The Governess in Nineteenth-Century Literature Criticism: Fictional Governesses - Essay

E. Duncan Aswell (essay date 1968)

(Nineteenth-Century Literary Criticism)

SOURCE: “Reflections of a Governess: Image and Distortion in The Turn of the Screw,” in Nineteenth-Century Fiction, Vol. 23, No. 1, June, 1968, pp. 49-63.

[In the following essay, Aswell argues that The Turn of the Screw is a non-supernatural tale revolving around the narrator's inability to confront and acknowledge her dark side.]

The governess in The Turn of the Screw judges her experiences in simplistic moral terms: Miles and Flora are threatened by diabolical fiends and can only be saved by her angelic intervention. In truth, however, the governess not only creates the activities of Peter Quint and Miss Jessel out of her imagination; it is...

(The entire section is 6263 words.)

Elliot M. Schrero (essay date 1981)

(Nineteenth-Century Literary Criticism)

SOURCE: “Exposure in The Turn of the Screw,” in Modern Philology, Vol. 78, No. 3, February, 1981, pp. 261-74.

[In the following essay, Schrero contends that The Turn of the Screw should be analyzed in terms of various cultural beliefs and traditions common to the Victorian era—particularly the interactions between children, parents, servants, and governesses.]

Few critics since 1925 have responded to The Turn of the Screw as its first reviewers did in 1898. Edna Kenton's 1925 essay, which was to be amplified by Edmund Wilson's three versions of “The Ambiguity of Henry James,” foreshadowed a series of ironic readings that have swelled into...

(The entire section is 7911 words.)

Alice Hall Petry (essay date 1983)

(Nineteenth-Century Literary Criticism)

SOURCE: “Jamesian Parody, Jane Eyre, and The Turn of the Screw,” in Modern Language Studies, Vol. 13, No. 4, Fall, 1983, pp. 61-78.

[In the following essay, Petry claims that with The Turn of the Screw James wrote a parody of the popular novel Jane Eyre, portraying his own narrator (the unnamed governess) as an almost exact parody of Brontë's famous female protagonist.]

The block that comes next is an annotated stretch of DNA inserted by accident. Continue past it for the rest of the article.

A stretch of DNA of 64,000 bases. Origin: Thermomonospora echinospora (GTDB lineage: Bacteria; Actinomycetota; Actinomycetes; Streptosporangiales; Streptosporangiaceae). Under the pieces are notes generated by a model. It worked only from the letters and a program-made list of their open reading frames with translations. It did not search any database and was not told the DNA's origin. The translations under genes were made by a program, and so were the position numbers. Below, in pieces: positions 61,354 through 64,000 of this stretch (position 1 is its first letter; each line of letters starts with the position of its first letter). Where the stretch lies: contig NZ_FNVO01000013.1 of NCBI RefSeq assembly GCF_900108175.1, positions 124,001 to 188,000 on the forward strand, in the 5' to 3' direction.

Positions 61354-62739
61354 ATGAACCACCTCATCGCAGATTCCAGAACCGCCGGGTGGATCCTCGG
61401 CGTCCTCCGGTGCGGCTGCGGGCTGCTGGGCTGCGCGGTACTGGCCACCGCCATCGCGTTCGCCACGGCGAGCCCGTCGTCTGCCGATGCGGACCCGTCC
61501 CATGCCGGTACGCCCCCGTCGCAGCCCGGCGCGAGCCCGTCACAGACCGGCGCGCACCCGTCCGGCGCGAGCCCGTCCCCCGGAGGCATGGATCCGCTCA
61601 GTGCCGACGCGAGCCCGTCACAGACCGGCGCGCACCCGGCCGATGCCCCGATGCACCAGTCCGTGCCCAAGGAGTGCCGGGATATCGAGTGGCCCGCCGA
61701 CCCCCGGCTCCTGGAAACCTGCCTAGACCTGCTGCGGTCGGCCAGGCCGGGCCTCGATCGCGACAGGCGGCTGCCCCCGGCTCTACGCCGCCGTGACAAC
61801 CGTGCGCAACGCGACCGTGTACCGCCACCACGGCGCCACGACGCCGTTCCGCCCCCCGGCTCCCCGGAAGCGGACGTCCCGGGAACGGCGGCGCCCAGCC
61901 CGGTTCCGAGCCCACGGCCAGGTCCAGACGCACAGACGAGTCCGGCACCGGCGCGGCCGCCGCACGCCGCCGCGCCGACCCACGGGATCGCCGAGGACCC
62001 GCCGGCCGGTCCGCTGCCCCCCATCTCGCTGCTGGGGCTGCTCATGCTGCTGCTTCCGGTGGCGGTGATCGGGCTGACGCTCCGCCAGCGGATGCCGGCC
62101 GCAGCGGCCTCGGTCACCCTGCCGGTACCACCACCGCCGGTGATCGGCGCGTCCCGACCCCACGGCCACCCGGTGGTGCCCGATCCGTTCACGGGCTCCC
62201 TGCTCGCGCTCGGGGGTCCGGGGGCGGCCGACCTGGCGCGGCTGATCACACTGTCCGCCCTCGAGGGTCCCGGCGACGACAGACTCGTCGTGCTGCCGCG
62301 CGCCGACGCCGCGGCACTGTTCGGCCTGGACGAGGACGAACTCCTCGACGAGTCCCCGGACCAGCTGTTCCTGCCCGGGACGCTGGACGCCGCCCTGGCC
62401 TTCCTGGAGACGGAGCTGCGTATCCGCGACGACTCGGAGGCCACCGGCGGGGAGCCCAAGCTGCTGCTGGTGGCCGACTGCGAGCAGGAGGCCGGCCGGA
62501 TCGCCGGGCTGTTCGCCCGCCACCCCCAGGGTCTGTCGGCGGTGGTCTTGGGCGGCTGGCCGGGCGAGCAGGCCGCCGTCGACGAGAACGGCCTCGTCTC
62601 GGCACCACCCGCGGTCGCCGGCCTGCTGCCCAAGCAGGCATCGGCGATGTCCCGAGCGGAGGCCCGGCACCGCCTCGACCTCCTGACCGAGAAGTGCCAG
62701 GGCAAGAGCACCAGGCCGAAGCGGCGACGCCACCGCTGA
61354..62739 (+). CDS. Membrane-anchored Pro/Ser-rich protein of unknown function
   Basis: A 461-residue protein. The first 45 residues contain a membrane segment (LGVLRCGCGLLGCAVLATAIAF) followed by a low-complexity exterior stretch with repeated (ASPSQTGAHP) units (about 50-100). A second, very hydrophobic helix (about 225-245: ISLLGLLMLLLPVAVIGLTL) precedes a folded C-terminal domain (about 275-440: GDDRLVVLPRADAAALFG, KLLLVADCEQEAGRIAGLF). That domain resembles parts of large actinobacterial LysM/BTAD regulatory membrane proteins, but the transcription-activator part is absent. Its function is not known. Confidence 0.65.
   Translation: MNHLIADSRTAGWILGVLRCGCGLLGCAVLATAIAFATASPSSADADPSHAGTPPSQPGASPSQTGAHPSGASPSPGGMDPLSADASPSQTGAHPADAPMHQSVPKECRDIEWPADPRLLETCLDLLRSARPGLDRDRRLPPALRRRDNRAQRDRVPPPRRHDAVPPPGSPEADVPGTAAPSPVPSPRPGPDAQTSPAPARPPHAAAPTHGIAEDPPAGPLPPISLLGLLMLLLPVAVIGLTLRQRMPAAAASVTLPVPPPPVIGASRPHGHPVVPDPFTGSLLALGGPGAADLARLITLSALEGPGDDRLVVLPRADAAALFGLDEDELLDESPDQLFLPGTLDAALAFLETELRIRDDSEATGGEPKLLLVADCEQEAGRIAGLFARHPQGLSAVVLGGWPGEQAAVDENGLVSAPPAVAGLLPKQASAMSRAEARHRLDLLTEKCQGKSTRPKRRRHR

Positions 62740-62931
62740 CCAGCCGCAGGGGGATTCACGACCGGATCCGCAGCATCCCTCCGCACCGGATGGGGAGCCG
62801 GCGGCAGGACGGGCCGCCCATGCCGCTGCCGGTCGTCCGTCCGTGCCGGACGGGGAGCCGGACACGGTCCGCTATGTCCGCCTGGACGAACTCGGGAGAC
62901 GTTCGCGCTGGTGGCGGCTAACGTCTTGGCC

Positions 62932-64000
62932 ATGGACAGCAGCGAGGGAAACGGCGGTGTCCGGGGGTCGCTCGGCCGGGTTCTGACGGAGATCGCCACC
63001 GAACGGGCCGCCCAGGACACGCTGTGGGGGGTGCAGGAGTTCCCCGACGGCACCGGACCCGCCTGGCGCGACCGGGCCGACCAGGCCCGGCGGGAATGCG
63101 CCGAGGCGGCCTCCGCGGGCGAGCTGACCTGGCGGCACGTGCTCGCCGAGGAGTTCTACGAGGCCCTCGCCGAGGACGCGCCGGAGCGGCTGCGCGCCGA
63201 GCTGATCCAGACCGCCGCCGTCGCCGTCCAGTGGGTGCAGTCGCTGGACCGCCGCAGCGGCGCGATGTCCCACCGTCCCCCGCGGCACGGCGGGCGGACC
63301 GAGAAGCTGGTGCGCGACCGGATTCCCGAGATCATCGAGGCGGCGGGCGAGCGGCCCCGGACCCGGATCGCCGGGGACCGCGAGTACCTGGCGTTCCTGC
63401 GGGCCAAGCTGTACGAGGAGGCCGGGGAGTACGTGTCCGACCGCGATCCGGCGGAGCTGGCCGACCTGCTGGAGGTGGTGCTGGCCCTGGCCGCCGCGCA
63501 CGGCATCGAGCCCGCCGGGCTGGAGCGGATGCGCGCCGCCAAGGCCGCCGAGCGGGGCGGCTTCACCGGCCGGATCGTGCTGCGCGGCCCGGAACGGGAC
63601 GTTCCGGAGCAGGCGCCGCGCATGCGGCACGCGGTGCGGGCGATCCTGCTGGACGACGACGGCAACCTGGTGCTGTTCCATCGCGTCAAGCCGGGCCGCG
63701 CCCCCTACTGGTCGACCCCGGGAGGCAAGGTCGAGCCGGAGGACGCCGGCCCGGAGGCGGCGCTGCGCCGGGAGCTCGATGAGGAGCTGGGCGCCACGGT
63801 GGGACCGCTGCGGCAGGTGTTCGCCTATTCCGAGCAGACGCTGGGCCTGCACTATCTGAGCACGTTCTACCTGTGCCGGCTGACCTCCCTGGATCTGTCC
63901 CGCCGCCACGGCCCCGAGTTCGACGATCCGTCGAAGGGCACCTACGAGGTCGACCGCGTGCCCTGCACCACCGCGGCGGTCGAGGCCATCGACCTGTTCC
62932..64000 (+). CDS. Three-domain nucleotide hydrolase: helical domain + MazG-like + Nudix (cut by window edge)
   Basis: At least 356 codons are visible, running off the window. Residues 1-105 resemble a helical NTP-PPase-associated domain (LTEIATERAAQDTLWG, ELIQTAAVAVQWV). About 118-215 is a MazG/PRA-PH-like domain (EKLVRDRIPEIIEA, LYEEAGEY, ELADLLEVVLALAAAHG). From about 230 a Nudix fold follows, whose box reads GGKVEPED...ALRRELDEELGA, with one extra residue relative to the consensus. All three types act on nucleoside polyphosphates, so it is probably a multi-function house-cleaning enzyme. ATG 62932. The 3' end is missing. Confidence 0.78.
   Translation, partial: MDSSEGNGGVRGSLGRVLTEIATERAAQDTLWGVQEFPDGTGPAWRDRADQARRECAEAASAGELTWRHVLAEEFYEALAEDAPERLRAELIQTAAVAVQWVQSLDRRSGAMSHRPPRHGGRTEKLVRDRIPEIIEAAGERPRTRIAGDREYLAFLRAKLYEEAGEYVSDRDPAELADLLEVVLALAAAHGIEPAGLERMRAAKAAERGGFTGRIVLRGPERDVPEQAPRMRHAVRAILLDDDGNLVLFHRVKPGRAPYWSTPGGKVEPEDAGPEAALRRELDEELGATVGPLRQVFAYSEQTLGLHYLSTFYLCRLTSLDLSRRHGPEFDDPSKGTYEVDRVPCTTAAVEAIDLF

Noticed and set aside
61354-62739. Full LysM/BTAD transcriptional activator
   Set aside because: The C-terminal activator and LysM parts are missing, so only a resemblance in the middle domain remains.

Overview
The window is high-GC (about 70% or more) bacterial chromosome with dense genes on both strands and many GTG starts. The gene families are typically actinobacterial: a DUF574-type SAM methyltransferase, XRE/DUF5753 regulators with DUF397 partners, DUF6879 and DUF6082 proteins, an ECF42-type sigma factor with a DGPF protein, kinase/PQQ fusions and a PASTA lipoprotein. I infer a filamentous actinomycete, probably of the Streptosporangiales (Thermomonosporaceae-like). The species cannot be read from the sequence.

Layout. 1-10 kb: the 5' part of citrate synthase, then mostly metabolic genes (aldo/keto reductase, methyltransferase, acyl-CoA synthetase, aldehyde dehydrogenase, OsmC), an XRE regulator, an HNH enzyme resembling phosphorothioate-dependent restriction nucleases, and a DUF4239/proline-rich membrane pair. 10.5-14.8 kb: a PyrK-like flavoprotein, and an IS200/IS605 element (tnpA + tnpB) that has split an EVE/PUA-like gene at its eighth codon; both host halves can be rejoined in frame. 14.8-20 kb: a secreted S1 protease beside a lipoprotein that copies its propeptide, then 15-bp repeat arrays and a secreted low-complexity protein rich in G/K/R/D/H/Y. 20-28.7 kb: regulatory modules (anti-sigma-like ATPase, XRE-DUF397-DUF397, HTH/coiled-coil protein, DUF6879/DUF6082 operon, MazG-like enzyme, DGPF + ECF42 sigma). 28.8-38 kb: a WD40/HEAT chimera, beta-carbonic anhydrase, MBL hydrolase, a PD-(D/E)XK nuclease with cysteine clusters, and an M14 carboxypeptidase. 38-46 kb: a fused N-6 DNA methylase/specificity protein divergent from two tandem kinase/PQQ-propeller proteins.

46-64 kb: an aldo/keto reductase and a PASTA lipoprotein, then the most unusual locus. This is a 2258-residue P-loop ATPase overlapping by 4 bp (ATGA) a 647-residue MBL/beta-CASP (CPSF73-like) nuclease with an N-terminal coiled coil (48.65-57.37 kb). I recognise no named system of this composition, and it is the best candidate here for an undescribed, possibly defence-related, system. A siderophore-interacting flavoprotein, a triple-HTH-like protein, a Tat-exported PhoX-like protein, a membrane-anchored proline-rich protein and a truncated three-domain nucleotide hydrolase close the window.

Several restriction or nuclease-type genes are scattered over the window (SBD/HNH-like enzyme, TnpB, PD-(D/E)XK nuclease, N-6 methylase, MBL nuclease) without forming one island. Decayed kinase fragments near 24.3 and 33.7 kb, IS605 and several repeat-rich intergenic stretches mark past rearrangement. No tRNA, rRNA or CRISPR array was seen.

Ever since it was first published in 1898, Henry James's The Turn of the Screw has received a phenomenal amount of critical attention and popular acclaim; and no small portion of this perennial interest is due to the fact that there are basically two ways in which...

(The entire section is 9482 words.)

Kathryn Hughes (essay date 1993)

(Nineteenth-Century Literary Criticism)

SOURCE: “Reader, I Married Him,” in The Victorian Governess, The Hambledon Press, 1993, pp. 1-9.

[In the following excerpt, Hughes provides an overview of nineteenth-century fiction featuring the character of the governess, beginning with Jane Austen's 1816 novel Emma, and ending with James' 1898 novella The Turn of the Screw.]

Reader, I married him. A quiet wedding we had: he and I, the parson and clerk, were alone present.

Charlotte Brontë, Jane Eyre (1847)

It is a curious proof of the present feeling towards governesses, that they are made the heroines of...

(The entire section is 3968 words.)

Millicent Bell (essay date 1996)

(Nineteenth-Century Literary Criticism)

SOURCE: “Jane Eyre: The Tale of the Governess,” in American Scholar, Vol. 65, No. 2, Spring, 1996, pp. 263-69.

[In the following essay, Bell focuses on what she describes as Jane's intense desire for independence, which the critic argues is the heroine's prime “social fault.”]

Although Jane Eyre is a love story that ends in marriage, everything Jane says about herself is calculated to show that she is not the romantic heroine for whom the marriage ending is a foregone conclusion. To begin with, she is plain; her lack of the requisite beauty of such a heroine is stressed continually. She is puny, her features irregular—and her unpromising...

(The entire section is 4715 words.)

Teresa Mangum (essay date 1997)

(Nineteenth-Century Literary Criticism)

SOURCE: “Sheridan Le Fanu's Ungovernable Governesses,” in Studies in the Novel, Vol. 29, No. 2, Summer, 1997, pp. 214-37.

[In the following essay, Mangum explores how the grotesque, abusive, powerful, and gender-ambivalent governesses in Le Fanu's short stories and novels challenge traditional patriarchal authority and threaten domestic order.]

The stereotypical down-trodden, ill-used Victorian governess abandons her abject demeanor and launches into the domestic fray over social and cultural authority in the work of Anglo-Irish short story writer, novelist, journalist, and editor, Sheridan Le Fanu (1814-1873). Duplicitous, grotesque, alcoholic, foreign, and...

(The entire section is 11258 words.)